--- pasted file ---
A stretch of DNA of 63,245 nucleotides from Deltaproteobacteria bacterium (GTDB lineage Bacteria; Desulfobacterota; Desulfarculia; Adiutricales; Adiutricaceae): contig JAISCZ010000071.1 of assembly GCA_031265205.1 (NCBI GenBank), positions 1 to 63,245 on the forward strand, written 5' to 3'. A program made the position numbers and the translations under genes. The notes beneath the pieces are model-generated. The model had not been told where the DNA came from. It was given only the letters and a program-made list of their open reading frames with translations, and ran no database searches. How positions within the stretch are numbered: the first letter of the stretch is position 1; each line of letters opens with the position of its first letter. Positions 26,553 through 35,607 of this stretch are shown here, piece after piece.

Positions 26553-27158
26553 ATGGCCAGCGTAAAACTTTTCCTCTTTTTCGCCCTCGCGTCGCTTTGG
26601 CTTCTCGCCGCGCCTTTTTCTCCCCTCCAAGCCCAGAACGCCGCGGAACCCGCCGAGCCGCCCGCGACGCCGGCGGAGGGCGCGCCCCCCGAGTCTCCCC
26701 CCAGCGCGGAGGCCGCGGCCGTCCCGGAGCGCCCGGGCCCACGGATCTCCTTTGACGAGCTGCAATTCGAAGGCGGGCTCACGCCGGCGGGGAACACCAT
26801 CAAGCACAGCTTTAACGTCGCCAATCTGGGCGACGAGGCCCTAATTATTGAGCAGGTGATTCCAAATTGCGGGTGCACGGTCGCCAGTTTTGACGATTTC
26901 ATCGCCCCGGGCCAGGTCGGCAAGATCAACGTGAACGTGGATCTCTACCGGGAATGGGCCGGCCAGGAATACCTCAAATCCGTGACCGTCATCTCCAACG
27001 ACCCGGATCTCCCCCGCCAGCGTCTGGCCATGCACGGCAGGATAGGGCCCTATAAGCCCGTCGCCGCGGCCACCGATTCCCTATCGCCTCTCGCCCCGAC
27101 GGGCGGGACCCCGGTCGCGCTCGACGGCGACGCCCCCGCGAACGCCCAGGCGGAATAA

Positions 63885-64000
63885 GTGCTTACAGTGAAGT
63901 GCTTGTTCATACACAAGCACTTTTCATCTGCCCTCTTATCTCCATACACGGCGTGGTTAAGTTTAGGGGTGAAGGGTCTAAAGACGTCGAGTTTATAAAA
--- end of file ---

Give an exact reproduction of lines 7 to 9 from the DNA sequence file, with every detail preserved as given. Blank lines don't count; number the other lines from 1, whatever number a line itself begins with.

26901 ATCGCCCCGGGCCAGGTCGGCAAGATCAACGTGAACGTGGATCTCTACCGGGAATGGGCCGGCCAGGAATACCTCAAATCCGTGACCGTCATCTCCAACG
27001 ACCCGGATCTCCCCCGCCAGCGTCTGGCCATGCACGGCAGGATAGGGCCCTATAAGCCCGTCGCCGCGGCCACCGATTCCCTATCGCCTCTCGCCCCGAC
27101 GGGCGGGACCCCGGTCGCGCTCGACGGCGACGCCCCCGCGAACGCCCAGGCGGAATAA